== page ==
A 2021 analysis of nuclear power plants’ vulnerability to such climate-linked effects is full of important insights. The study shows that the average frequency of climate-linked power outages at nuclear power plants globally has dramatically increased—from 0.2 outages per reactor-year in the 1990s to about 0.82 in 2000s, to 1.5 in 2010–19. It projects that energy losses due to climate change will continue to rise among the world’s nuclear power plants.

That study’s findings for the period 2010–19 suggest that, after hurricanes and typhoons (in the United States, South and South East Asia), the second largest climate-linked contributor to outages was increased ambient temperatures. Higher ambient temperatures can affect nuclear power plants in a variety of ways. For example, warmer temperatures can foster the rapid growth of algae or other biological material, which can in turn clog cooling water intakes, reducing production and even requiring the plant to shut down, particularly in warmer areas or reactors using seawater for cooling. High ambient temperatures can also make power generation less efficient. Many of the developing countries where electricity access is currently lowest (and thus where SMRs might have the greatest value in promoting development) already have relatively high ambient temperatures, which are likely to increase further.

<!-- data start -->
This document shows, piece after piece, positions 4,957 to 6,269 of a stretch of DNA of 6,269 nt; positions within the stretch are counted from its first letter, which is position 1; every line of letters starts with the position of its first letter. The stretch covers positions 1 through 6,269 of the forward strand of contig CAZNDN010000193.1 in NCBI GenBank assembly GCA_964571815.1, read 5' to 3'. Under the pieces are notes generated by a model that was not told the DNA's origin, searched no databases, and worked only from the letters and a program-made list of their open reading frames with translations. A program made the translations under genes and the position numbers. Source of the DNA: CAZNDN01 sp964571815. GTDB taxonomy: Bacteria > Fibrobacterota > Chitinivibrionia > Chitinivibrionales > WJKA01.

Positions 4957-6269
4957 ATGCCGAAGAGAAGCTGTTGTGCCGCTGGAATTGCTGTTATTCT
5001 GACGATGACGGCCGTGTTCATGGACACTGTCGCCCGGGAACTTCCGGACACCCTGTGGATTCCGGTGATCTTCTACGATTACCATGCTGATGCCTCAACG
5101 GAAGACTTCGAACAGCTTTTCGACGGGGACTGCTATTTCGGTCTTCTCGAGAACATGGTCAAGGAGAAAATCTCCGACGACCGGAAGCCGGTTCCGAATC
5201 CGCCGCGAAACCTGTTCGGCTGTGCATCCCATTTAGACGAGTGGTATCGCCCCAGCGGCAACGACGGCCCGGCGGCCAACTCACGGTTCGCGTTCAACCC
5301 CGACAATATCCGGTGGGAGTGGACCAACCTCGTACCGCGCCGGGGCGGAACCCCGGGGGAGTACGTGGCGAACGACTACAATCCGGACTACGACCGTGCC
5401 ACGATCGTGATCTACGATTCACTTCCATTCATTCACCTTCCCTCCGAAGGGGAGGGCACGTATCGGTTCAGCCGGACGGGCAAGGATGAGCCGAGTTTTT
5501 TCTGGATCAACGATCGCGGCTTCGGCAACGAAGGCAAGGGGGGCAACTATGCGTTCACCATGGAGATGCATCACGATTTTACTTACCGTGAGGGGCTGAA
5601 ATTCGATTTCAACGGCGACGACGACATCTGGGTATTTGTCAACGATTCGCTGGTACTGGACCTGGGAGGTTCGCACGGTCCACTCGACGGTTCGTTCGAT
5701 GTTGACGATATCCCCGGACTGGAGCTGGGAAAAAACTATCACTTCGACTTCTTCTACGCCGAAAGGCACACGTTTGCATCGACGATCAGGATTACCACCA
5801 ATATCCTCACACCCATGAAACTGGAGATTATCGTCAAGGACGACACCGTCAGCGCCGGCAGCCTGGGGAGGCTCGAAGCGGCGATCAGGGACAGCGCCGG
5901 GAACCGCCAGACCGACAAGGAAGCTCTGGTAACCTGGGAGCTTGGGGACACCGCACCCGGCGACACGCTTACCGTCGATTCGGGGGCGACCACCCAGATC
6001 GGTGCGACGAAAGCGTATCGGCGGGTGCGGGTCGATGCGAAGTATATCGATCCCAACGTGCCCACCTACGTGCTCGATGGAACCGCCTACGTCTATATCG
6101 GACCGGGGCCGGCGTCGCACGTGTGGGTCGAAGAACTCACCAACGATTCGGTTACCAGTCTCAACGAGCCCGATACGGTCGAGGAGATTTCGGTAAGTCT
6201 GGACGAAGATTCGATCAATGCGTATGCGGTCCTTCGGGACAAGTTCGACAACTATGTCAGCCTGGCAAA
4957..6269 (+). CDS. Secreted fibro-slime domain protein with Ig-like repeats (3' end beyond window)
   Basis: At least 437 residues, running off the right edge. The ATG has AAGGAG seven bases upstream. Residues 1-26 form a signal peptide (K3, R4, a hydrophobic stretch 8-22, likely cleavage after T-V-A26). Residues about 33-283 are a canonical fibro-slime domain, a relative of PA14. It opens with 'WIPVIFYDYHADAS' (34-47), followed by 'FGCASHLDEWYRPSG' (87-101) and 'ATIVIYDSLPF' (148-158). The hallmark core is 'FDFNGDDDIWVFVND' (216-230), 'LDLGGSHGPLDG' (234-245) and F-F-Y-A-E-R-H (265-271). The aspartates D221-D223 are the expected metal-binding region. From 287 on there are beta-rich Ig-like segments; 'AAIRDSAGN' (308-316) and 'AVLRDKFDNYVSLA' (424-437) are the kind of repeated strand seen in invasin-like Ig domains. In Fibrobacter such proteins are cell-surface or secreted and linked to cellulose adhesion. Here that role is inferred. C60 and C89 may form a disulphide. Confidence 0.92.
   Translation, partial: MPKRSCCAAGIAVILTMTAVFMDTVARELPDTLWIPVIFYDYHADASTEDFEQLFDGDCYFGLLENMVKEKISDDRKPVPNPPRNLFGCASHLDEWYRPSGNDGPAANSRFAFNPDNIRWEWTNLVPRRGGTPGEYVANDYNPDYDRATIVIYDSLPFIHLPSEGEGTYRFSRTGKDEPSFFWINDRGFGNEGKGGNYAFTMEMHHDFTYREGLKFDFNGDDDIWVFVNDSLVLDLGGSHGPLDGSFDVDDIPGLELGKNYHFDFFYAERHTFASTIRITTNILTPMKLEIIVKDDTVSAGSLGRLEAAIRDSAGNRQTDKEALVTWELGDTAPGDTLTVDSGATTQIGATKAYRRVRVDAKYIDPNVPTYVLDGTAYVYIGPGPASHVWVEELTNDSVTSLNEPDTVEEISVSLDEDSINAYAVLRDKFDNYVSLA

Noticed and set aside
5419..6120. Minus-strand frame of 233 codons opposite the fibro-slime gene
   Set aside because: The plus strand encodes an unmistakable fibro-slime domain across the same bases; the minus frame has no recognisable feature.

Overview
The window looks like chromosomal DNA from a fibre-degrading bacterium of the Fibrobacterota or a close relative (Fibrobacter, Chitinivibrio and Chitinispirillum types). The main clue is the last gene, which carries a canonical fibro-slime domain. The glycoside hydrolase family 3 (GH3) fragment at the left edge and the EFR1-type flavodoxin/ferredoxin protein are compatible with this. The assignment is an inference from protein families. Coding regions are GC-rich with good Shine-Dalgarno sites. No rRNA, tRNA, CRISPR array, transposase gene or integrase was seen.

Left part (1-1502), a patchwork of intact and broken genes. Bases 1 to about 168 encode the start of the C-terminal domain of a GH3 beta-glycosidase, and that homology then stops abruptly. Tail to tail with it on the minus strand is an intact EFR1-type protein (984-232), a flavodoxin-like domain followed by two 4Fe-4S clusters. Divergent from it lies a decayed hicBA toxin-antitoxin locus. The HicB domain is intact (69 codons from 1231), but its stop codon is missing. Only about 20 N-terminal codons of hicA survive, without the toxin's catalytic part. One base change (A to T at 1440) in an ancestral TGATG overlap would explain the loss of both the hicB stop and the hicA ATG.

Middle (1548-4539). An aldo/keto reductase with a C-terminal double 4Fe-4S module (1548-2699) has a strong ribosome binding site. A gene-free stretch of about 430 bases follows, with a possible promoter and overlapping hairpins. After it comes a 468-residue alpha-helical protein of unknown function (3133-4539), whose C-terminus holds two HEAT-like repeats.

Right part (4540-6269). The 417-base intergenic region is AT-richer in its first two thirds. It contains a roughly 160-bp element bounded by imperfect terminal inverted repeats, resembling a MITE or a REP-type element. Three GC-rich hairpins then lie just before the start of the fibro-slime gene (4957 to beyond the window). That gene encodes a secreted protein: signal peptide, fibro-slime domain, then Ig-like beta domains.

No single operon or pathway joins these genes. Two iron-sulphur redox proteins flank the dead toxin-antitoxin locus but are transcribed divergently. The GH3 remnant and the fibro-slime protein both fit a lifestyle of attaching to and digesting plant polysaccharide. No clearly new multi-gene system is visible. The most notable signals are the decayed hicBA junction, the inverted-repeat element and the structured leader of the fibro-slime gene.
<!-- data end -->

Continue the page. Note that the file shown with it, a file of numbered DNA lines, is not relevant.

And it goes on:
As figure 1 shows, some of the states that have already announced interest in building SMRs are in areas highly exposed to the physical effects of climate change, including lower-middle income countries. Although the accident at the Fukushima Daiichi nuclear power plant in 2011 was caused by a natural disaster unrelated to climate change, it demonstrated that even in a wealthy, industrialized country like Japan, nuclear facilities can be vulnerable to extreme natural events.

Building SMRs for the long term